Pi Pie – gluten-free, vegan, delicious, and covered in Pi

Pi Pie

 

To use a plastic bag to decorate the pie, first tape the edges

To use a plastic bag to decorate the pie, first tape the edges

 

Happy Pi Day! March 14th can be written as 3.14, which is the first three digits of pi. We are geeks at my house, so we always celebrate Pi Day with Pi Pie — that is, a pie with lots of digits of pi written on it.

This pie recipe is creamy and chocolatey and delicious. Yum!

For writing with frosting, I like to use a ziplock bag. I add pieces of scotch tape to reinforce the seams and edges, then cut off a corner and (optionally!) add a frosting tip. Put the frosting in the bag, try writing

Then put tape diagonally, near the corner.

Then put tape diagonally, near the corner.

a letter on a plate to make sure that everything is working okay, and then start writing on your pie!

This pie tastes amazingly yummy at any time of the year, whether or not you draw any digits on it. Don’t wait for Pi Day!

 

 

 

Fold down the ends of the tape. Put another piece of tape in the same place but on the bottom, and fold down its ends too. Cut off the corner of the bag.

Fold down the ends of the tape. Put another piece of tape in the same place but on the bottom, and fold down its ends too. Cut off the corner of the bag.

 

 

 

 

 

 

 

 

Put in a frosting tip. If you don't have a frosting tip, tape and cut closer to the end of the bag, so the opening is smaller.

Put in a frosting tip. If you don’t have a frosting tip, tape and cut closer to the end of the bag, so the opening is smaller.

 

 

 

 

 

 

 

 

Add frosting to the bag, and you are ready to decorate! Draw a test letter on a plate first, before writing on the pie.

Add frosting to the bag, and you are ready to decorate! Draw a test letter on a plate first, before writing on the pie.

 

 

 

 

 

 

 

 

My son James, wearing a Pumpkin Pi shirt and eating Pi Pie. :)

My son James, wearing a Pumpkin Pi shirt and eating Pi Pie. :)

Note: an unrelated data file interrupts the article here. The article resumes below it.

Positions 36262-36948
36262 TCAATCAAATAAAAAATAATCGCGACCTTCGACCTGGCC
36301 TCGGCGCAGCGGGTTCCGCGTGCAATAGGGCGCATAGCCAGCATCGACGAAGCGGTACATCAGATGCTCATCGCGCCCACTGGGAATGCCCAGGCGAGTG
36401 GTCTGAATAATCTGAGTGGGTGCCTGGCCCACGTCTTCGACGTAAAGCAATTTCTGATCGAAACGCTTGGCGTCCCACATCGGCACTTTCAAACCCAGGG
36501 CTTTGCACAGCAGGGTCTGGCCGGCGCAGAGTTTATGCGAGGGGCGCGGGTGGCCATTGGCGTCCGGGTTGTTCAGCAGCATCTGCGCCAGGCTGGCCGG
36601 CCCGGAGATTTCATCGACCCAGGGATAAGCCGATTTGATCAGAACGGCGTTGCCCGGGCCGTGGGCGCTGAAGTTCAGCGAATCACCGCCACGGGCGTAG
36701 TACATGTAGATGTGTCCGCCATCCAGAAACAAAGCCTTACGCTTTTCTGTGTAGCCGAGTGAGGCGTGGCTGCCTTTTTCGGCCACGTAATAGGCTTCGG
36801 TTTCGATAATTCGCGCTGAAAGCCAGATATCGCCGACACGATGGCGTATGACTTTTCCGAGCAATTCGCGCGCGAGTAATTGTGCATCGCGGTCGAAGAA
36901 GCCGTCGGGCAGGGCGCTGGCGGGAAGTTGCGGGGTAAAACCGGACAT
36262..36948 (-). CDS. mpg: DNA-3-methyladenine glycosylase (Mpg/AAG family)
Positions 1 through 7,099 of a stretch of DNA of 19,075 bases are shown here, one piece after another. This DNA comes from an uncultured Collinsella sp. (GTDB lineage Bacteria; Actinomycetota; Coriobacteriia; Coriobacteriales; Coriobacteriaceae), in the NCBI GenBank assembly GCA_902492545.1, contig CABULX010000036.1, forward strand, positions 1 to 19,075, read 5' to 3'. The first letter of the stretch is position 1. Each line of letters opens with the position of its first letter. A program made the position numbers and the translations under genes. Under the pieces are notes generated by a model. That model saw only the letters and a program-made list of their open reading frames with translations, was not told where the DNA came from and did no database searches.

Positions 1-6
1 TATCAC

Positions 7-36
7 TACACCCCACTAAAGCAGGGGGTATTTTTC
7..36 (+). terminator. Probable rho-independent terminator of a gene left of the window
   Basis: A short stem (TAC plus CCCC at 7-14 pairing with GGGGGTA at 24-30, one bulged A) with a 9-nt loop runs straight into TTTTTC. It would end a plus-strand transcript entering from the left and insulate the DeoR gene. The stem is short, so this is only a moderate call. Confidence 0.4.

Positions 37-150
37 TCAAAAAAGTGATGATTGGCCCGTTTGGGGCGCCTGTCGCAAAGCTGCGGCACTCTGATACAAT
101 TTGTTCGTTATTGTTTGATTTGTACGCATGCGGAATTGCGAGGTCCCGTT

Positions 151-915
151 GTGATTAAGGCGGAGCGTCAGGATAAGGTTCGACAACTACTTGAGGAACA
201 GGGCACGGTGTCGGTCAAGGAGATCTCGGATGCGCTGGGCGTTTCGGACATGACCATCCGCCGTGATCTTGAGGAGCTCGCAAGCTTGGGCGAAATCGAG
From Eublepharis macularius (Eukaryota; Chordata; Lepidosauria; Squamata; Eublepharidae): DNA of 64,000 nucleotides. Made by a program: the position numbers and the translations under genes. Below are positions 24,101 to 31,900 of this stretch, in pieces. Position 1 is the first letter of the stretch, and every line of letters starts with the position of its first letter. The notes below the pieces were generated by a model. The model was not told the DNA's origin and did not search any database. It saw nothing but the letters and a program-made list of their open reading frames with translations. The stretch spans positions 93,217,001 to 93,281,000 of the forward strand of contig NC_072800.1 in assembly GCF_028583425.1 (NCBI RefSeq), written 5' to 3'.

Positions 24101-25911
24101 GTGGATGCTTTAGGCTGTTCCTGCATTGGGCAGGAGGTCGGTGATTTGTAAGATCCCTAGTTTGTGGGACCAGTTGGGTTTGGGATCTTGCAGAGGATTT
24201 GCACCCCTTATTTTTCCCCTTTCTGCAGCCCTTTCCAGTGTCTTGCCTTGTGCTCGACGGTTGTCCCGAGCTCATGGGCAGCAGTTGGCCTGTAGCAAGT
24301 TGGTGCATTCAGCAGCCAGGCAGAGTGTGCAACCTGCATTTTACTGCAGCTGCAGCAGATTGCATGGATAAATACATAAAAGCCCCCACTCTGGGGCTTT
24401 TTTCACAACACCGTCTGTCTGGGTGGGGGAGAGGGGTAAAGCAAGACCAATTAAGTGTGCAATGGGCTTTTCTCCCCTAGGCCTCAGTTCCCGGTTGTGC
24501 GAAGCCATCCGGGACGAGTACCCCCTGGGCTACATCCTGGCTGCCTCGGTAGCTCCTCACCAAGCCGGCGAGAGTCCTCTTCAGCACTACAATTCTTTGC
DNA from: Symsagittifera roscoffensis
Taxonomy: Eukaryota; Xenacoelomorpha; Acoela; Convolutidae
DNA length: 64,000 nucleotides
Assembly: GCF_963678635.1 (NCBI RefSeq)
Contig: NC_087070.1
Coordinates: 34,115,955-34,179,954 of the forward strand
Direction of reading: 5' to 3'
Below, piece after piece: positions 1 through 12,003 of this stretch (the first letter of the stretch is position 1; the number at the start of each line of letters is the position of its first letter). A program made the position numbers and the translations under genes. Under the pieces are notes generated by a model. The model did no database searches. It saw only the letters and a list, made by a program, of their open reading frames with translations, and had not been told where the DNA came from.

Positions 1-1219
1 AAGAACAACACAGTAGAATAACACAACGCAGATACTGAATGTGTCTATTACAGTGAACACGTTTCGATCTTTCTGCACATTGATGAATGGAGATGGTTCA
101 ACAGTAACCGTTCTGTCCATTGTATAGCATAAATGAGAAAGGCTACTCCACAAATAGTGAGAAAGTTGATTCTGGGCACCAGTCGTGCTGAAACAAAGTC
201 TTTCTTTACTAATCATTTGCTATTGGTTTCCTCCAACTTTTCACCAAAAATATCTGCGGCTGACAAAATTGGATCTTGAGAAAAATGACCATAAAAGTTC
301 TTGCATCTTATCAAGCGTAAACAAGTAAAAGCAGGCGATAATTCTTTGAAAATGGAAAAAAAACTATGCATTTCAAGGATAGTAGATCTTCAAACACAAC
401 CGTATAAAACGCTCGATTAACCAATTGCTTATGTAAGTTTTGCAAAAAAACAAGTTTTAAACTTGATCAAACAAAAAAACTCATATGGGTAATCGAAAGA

Here is a Pi Pie from last year, decorated with cashew cream digits instead of frosting digits.

Here is a Pi Pie from last year, decorated with cashew cream digits instead of frosting digits.

 

 

 

 

 

 

 

 

 

Pi Pie

 

Pi Pie - gluten-free, vegan, delicious, and covered in Pi
 
Prep time
Total time
 
This healthy vegan Pi Pie recipe is as delicious as it is cute!
Author:
Recipe type: dessert
Cuisine: American
Serves: 1 pie
Ingredients
  • 1 chocolate brownie crust from the recipe for Fresh Fruit Pie with Chocolate Brownie Crust
  • 1 batch of chocolate mousse
  • something to write digits with, such as a batch of cashew cream (6 tablespoons cashews and 3 tablespoons of water) blended extra-smooth and maybe even sifted through a strainer so that it won't clog the decorating tip. (For the pie in the picture, I used homemade frosting, but in the refrigerator the mousse dissolved it, so I recommend decorating with cashew cream, not frosting)
Instructions
  1. Make the chocolate brownie crust according to its directions.
  2. Make the chocolate mousse according to its directions.
  3. Place the mousse in the pie crust and carefully smooth it out flat with a spatula.
  4. Use your favorite approach to writing with frosting to write digits of pi on the pie.
  5. Refrigerate for a few hours to let the filling firm up. (It is hard to wait!)
  6. Possibly helpful: Here is a website that has a million digits of pi .

 

Matzo Ball Soup – gluten-free and dairy-free for Passover or anytime!

Matzo Ball Soup - gluten-free!

Matzo Ball Soup - gluten-free!When my family went gluten-free, I thought that for sure we would never have matzo ball soup again. But I found a dumpling soup recipe that reminded me of matzo ball soup and from there I invented this recipe. Yum!!!

If you are cooking for Passover, you may want to also see my recipe for a gluten-free, vegan Matzo Mina — my favorite main dish for Passover. It is a bit like a spinach artichoke lasagna, but with the noodles replaced with gluten-free matzo. Yum!!!

Happy Passover!

matzo ball dough

Matzo ball dough, so you can see the consistency. When it’s perfect, it should be like toothpaste or cookie dough.

 

 

 

 

matzo ball soup

 

Matzo Ball Soup - gluten-free and dairy-free for Passover or anytime!
 
Prep time
Cook time
Total time
 
Gluten-free dairy-free matzo ball soup! Yum! Lightning-quick and made from scratch! Happy Passover!!!
Author:
Recipe type: dinner
Cuisine: Jewish
Serves: serves 4-6
Ingredients
Soup:
  • 6 cups water
  • 2 tablespoons olive oil
  • optional but good: 2 cans white beans (navy beans, cannellini beans, or great northern beans, etc.), rinsed (15-ounce cans)
  • 1 cup sliced carrot circles
  • 2-3 stalks celery, sliced thinly
  • 2 tablespoons dried parsley